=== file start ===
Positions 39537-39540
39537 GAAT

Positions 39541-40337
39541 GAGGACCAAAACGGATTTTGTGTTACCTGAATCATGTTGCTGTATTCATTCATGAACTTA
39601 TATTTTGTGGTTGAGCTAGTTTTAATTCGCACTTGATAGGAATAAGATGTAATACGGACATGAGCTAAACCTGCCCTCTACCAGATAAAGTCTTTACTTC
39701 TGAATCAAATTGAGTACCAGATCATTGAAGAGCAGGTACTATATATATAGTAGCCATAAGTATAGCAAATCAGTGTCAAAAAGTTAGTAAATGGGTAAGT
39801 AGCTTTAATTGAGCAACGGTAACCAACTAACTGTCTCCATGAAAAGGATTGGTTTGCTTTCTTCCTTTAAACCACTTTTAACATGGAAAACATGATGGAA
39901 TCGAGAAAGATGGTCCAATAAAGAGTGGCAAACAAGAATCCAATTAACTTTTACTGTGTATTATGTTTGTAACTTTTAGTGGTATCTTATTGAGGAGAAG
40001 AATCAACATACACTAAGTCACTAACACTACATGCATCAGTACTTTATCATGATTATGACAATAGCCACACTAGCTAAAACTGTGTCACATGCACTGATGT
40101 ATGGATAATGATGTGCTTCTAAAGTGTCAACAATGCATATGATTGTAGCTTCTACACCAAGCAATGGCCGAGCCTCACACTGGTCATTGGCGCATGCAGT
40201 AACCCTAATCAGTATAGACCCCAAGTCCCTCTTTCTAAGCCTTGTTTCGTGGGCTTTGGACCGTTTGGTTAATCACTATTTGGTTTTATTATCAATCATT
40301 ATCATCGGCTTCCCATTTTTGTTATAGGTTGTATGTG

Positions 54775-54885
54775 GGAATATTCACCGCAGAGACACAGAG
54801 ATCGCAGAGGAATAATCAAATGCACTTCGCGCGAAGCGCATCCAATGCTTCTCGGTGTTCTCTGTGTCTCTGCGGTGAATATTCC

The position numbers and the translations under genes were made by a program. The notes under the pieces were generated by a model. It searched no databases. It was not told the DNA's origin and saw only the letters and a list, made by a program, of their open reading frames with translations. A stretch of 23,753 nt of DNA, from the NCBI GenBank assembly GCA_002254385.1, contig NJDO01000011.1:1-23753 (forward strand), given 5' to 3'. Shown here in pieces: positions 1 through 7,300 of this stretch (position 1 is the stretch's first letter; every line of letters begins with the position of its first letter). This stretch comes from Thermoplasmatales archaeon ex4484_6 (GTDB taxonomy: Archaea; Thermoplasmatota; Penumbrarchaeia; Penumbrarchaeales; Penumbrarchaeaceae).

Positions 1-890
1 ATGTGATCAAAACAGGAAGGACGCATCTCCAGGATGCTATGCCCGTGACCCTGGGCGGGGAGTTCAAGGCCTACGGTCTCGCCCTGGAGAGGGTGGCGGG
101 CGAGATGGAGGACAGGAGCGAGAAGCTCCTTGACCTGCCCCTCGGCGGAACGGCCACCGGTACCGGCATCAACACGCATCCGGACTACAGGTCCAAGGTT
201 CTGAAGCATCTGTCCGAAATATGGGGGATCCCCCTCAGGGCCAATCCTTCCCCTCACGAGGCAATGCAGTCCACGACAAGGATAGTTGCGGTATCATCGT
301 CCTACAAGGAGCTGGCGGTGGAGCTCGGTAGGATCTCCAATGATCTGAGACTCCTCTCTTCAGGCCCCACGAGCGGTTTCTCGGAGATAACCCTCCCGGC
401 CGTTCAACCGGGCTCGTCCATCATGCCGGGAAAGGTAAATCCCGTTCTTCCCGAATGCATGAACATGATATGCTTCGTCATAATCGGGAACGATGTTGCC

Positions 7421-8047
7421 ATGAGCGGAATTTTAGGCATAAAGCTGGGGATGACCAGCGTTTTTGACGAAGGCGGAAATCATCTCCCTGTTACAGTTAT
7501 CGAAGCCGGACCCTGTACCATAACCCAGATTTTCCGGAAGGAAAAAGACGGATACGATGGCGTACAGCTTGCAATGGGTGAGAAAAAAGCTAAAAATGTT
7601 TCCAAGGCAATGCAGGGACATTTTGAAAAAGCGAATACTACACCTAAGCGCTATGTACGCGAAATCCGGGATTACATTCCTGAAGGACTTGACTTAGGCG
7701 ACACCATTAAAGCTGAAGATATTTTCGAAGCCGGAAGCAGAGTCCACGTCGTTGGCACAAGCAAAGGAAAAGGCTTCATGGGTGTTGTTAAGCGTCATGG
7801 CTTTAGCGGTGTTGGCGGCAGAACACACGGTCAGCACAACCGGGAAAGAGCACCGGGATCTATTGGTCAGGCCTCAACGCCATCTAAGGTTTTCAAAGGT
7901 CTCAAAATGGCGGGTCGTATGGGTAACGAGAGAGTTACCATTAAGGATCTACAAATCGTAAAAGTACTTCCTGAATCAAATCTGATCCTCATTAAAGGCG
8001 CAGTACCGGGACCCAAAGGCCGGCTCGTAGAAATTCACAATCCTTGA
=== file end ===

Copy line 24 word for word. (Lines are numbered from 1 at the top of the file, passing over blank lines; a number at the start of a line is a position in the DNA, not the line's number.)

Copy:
7421 ATGAGCGGAATTTTAGGCATAAAGCTGGGGATGACCAGCGTTTTTGACGAAGGCGGAAATCATCTCCCTGTTACAGTTAT